Looks like you've found your answer (and that calculator that @mrehorstdmd linked sure is handy, haven't seen that before!) but I'll add for others that one thing to take into consideration when looking at the power calculations is not just the W/cm^2, but the W/cm^3 as well.
W/cm^2 will give you a good idea of your bed's maximum temperature, but it won't really give you a good idea of how long it's going to take to heat up. I inititally chose roughly 0.35 W/cm^2 for my heat bed, but I went with a 3/8" (~9.5mm) thick aluminum tool plate which meant my heat up times were quite long (10+ minutes for PETG temps). I had based my initial calculations off of a Prusa i3 clone that had a ~3.5mm thick aluminum bed and a heater that provided 0.3 W/cm^2. On that machine, the heat up times were great, so I figured that just matching (or even exceeding a little bit) the W/cm^2 for the Hypercube Evo build that I'd get similar performace. Obviously if I had sat and thought about it for a little bit I would have realized that my heat up times would be roughly 3 times longs, since my bed was roughly three times as thick!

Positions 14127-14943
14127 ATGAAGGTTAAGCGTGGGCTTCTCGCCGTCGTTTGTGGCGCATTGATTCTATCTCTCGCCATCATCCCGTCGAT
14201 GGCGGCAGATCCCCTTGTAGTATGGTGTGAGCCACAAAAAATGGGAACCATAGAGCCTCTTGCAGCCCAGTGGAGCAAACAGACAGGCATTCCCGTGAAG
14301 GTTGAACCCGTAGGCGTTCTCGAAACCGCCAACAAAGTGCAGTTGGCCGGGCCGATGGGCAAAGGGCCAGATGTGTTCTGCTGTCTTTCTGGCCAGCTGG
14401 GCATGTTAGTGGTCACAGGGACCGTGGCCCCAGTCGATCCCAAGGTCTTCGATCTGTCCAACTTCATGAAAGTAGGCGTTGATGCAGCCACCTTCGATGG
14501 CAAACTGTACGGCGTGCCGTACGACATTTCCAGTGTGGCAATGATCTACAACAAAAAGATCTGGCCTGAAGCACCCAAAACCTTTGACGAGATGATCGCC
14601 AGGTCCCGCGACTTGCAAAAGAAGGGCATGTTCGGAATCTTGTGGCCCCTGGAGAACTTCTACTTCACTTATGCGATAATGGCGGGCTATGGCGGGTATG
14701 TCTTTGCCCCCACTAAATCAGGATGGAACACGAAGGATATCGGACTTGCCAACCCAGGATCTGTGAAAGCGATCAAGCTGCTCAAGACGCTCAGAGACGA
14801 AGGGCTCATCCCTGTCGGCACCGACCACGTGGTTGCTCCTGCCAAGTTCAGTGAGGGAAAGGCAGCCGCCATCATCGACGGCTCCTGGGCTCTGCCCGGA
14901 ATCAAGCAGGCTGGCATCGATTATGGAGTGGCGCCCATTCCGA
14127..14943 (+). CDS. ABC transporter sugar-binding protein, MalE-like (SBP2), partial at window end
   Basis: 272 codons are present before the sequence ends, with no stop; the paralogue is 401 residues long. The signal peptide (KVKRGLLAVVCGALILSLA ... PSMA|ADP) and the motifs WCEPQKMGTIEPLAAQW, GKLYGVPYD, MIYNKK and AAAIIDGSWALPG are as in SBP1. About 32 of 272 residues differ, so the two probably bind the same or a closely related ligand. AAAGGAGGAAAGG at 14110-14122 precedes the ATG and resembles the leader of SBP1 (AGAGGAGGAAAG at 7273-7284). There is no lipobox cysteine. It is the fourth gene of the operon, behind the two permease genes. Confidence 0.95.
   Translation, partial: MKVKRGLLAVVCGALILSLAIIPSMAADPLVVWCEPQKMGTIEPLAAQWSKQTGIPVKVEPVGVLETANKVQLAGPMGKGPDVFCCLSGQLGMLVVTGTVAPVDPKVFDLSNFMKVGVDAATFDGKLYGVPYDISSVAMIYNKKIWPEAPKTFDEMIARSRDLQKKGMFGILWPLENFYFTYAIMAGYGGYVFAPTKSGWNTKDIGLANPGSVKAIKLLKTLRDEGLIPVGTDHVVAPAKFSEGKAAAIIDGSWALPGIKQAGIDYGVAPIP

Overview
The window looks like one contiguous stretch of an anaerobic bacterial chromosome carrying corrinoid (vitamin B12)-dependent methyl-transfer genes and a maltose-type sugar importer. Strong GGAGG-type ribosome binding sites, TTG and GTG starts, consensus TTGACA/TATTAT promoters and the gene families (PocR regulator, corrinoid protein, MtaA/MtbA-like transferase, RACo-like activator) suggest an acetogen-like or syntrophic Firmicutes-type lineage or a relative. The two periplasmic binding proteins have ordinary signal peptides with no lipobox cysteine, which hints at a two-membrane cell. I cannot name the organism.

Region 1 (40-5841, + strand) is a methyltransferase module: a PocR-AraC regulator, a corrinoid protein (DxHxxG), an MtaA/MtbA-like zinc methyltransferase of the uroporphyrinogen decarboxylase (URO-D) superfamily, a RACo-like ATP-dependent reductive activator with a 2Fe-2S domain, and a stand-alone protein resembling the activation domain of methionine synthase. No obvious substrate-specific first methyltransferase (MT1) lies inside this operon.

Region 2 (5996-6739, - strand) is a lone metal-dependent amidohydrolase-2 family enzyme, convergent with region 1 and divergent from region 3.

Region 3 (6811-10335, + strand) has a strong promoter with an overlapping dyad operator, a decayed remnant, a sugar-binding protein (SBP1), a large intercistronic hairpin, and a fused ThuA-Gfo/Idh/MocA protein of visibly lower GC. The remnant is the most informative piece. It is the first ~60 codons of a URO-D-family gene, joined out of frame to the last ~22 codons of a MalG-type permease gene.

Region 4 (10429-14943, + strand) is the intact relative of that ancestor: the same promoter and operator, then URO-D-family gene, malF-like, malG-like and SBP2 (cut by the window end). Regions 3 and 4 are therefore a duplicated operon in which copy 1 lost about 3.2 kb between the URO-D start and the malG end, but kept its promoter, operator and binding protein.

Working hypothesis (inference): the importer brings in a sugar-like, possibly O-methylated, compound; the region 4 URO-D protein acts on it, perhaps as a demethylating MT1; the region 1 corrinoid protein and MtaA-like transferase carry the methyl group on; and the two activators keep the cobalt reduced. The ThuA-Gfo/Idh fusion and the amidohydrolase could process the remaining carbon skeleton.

That's why I switched to a 700 watt AC heater mat to give me 0.7 W/cm^2, or 0.073 W/cm^3 (instead of the 0.036 W/cm^3 of the initial DC heater mat). Now I can hit PETG temps in just a couple of minutes!
As others have mentioned though, certainly make sure you do your due diligence if you go the route of an AC heat bed. I used a proper, high quality SSR from a reputable manufacturer, electrical fuses in-line with the machine, and a thermal fused bolted to the aluminum bed itself just in case the SSR fails. The machine is well grounded and the cables are strain relieved. Mains voltage is certainly nothing to play around with, especially when it's a machine that you're not going to be watching all of the time!